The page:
MANNHEIM, Germany — A novel drug that targets production of a liver protein involved in lipid metabolism appears to markedly reduce low-density lipoprotein (LDL) cholesterol levels for patients with homozygous familial hypercholesterolemia (HoFH), suggest results from the phase 2 GATEWAY trial.
The research was presented at the European Atherosclerosis Society (EAS) 2023 congress on May 23.
The drug, ARO-ANG3 (Arrowhead Pharmaceuticals), is a hepatocyte-targeted small interfering ribonucleic acid (siRNA) designed to silence expression of the angiopoietin-like protein 3 (ANGPTL3) gene.
ANGPTL3 regulates lipoprotein metabolism by inhibiting lipoprotein and endothelial lipases. Loss-of-function variants have been shown to increase lipase activity, leading to a reduction in lipid levels and in risk for atherosclerotic cardiovascular disease (ASCVD), with no apparent adverse effects.
The trial involved 18 patients with HoFH who were already receiving standard-of-care lipid-lowering therapy. The patients were randomly assigned to receive two injections 12 weeks apart of either a 200-mg or a 300-mg dose of ARO-ANG3.
The current interim analysis showed that after 20 weeks, LDL cholesterol levels decreased by 48.1% and 44.0%, respectively, in the two groups. There were similar reductions in other lipids.
“If you look at the curves, they’re going down, down, down,” study presenter Frederick J. Raal, MMed, PhD, distinguished professor and director of the Carbohydrate and Lipid Metabolism Research Unit, University of the Witwatersrand, Johannesburg, South Africa, told theheart.org | Medscape Cardiology.
Anticipating full efficacy analysis, he said the current reductions are such that “you can predict that at 24 weeks, they’re going to be very, very similar.”
Crucially, there were few adverse events, with no drug discontinuations or reductions and no indication of an impact on liver function.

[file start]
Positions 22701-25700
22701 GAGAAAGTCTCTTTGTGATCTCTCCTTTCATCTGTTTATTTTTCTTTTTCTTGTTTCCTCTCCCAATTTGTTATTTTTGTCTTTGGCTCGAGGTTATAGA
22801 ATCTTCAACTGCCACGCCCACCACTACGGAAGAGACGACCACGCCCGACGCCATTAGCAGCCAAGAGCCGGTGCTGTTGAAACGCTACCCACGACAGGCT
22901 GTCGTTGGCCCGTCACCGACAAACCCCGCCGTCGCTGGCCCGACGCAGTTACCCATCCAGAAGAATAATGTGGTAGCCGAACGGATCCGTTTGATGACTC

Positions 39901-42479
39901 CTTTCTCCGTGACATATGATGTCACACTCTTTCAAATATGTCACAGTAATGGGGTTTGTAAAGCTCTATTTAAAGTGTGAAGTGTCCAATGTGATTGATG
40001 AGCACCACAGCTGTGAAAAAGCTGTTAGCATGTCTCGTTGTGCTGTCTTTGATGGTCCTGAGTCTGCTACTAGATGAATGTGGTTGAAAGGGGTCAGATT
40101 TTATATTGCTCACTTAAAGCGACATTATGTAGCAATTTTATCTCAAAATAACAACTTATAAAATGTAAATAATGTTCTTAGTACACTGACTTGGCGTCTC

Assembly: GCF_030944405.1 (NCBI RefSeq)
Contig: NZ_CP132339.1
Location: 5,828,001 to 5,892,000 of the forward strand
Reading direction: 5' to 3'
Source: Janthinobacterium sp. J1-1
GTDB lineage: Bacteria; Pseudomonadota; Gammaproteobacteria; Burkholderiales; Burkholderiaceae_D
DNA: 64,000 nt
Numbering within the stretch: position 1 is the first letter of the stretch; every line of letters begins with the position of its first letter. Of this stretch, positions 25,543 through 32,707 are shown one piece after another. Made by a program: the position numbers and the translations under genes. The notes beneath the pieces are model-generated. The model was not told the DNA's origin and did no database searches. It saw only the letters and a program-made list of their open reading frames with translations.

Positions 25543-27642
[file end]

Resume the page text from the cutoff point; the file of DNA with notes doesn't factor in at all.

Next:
Moreover, “from the patient’s point of view,” Raal said, the attraction of ARO-ANG3 is that “instead of coming in once a month for an IV infusion,” as required by some other treatments, 3-monthly subcutaneous injections with this drug “looks pretty good.”
He noted, however, that the therapy does not result in complete inhibition of ANGPTL3 production but reduces it to a “drip,” and so it will likely complement existing lipid-lowering therapies.
Raal said that although the 300-mg dose is not “turning off the tap better than 200 mg,” the efficacy and safety results were very similar, and the company is likely to pick the 300-mg dose at a frequency of 3 months for future studies.
Following presentation of the interim analysis of this phase 2 trial, Arrowhead Pharmaceuticals announced that they are currently planning a phase 3 study “to further investigate ARO-ANG3” and that the company “intends to conduct a meeting with regulatory authorities in the second half of 2023 to discuss the proposed study design.”
Approached for comment, G. Danilo Norata, PhD, professor, Department of Pharmacological and Biomolecular Sciences, University of Milan, Italy, said that ANGPTL3 is “emerging as an interesting protein in the field of dyslipidemia.”
He told theheart.org | Medscape Cardiology that the initial genetic evidence from studies published over 10 years ago suggested that loss-of-function mutations are associated with hypolipidemia, “which is intriguing compared to other targets.
“This is why there are several strategies aimed at testing if the inhibition or silencing of ANGPTL3 will translate into clinical benefits.”
Norata pointed out there are at least two approaches to targeting the protein, one a monoclonal antibody, evinacumab (Evkeeza, Regeneron Pharmaceuticals), that reduces the circulating form of ANGPTL3.
Evinacumab was approved by the US Food and Drug Administration in 2021 for use in addition to other cholesterol-modifying medications for patients with HoFH who are aged 12 years and older; earlier this year, the indication was extended to cover patients aged 5 to 11 years.